1) Why did you run for president?
Did you really think, with no prior experience in government or the military, that you could come in and defeat sixteen at least minimally qualified candidates for the Republican nomination and then go on to beat the Democratic nominee for the most powerful office in the world? And then actually do the job?
Or was it all -- as most people suspected at the time -- just some sort of publicity stunt to "bolster your brand"?
According to Trump's friend Howard Stern:
Stern firmly believes that Trump's whole presidential bid just started as a lark so that he could get more money out of NBC when he renegotiated his contract for the Apprentice television show.
"I think it started as kind of a cool, fun thing to do to get a couple more bucks out of NBC for the Apprentice. I actually do believe that."
That sounds plausible, doesn't it? And was Trump as surprised as everyone else when he won?
According to Maureen Dowd:
Trump shocked himself by shooting to the top of the Republican heap. It was like watching a bank robber sneak into a bank, only to find all the doors unlocked.
But I've also heard that Trump had been thinking of running for president since the 1980s. And he sure worked awfully hard for someone who didn't really want it. I read somewhere that it's hard to know what Trump hoped to accomplish by running for president. Was he really so delusional to think he could run and actually win? (Or were we delusional to think he couldn't?)
And that leads to my next question:
2) Did you have a well-thought-out plan for your campaign or was it all just seat-of-the-pants?
In other words, was Trump shrewd enough to recognize there was this "under-served market niche," i. e., the white working class, that had been ignored by both parties and was just ripe for the taking? Or did he just spout off from the top of his head what he had absorbed from watching Fox News, really believing everything he said, and was as surprised as anyone that his message resonated with so many people? Was Trump cunning, or just lucky?
(I have a similar question for other public figures, such as Alex Jones and Glenn Beck: Are they serious, or just con artists? My son would think that's a naive question. And a friend of mine, who lives in London, thinks Fox News is all about making money off the outrage of old white people.)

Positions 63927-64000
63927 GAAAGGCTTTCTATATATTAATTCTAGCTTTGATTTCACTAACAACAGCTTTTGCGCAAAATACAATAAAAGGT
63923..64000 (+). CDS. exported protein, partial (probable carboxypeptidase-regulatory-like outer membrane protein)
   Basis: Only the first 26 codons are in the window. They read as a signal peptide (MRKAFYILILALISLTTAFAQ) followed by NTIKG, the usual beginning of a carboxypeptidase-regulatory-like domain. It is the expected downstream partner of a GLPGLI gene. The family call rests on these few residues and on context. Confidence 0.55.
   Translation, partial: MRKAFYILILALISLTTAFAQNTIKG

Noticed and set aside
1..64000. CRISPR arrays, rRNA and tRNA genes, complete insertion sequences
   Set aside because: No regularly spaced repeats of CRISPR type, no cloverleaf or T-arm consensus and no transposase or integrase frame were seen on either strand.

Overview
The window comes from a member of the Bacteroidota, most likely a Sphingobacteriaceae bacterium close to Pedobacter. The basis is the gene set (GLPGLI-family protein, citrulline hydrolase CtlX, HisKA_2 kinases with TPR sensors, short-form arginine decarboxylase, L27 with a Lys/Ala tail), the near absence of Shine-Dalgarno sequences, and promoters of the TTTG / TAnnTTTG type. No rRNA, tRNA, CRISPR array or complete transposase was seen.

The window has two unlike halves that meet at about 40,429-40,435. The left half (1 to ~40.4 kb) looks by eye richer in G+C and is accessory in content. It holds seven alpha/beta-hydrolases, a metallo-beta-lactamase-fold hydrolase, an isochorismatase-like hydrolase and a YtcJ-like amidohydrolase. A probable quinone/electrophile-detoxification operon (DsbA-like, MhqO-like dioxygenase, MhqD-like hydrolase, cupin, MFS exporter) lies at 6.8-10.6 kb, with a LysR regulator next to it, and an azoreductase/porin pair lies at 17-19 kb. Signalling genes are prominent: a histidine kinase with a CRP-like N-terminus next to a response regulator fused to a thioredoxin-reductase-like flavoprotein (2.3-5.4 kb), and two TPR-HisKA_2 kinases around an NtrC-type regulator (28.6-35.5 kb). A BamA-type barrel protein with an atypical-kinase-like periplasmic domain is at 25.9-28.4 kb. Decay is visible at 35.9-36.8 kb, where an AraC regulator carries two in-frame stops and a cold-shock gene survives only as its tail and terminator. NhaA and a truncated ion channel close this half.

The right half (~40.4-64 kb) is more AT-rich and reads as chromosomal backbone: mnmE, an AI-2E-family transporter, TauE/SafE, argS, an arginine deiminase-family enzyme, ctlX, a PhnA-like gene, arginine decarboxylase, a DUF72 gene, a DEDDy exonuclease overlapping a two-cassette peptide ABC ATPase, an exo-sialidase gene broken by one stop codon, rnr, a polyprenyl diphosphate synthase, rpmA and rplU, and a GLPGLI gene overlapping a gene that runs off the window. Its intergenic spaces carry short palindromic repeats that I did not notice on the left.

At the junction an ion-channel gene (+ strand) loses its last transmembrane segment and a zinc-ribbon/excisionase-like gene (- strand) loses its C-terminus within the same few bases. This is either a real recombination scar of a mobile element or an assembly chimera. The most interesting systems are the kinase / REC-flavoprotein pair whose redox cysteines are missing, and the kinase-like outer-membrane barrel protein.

I wonder sometimes, if Trump hadn't been in the race, would Bernie Sanders have won it all? Didn't the Vermont socialist have essentially the same message, without all the bigotry and ugliness? In Sanders' telling, the working class in this country has been positively decimated in recent years by disappearing jobs, rising health care costs, infrastructure neglect, runaway student loan debt, trade deals and tax policy that served the rich, and unnecessary wars in which that same working class fought and died or was maimed.
Isn't that what Trump talked about, with a little extra helping of misogyny, nationalism, racism (Mexican drug dealers and rapists) and xenophobia (China, Muslims, etc.)? I remember many pundits being surprised when they asked primary voters whom they intended to support only to get the answer, "Either Trump or Sanders."
Finally, Mr. Trump:
3) What do you really want to do as president?
I'd love to sit down with Trump and ask him that question. I think a little -- okay, a lot of -- soul-searching in that vein could help him right his listing ship. (Although I don't hold out much hope.) Seriously, Mr. Trump, what would you like to do as president of the United States, besides "make America great again"? What, exactly, does that mean? What would a "great" America look like to you? What would you want your legacy as president to be? Even a child knows to set goals and then work toward achieving them. I'm not at all sure Trump has done that.
Take a look at Trump's first 100 days. He's flip-flopped on health care, taxes, trade, China, foreign policy, NATO and a bunch of other things I'm too lazy to look up. But, really, on the campaign trail Trump hinted at universal health care only to back the House Republicans' draconian "repeal and replace" plan. On taxes, Trump implied he would provide relief to the middle class while getting Wall Street bankers and hedge fund managers to "pay their fair share." His tax "plan" does the exact opposite. China, NAFTA and NATO were villains, remember? Now, not so much. We weren't going to get involved in other countries business, either; it would strictly be "America First" from now on. "Assad gassed civilians? Send in the Tomahawks!" Really, it makes your head spin.
How is it that Trump ran as a different kind of Republican -- a national
So, really, Mr. Trump, what do you want to accomplish as president? What do you really believe? How can the next 100 days be a success without knowing the answers to those questions?
Next: How on earth did Trump win and Clinton lose?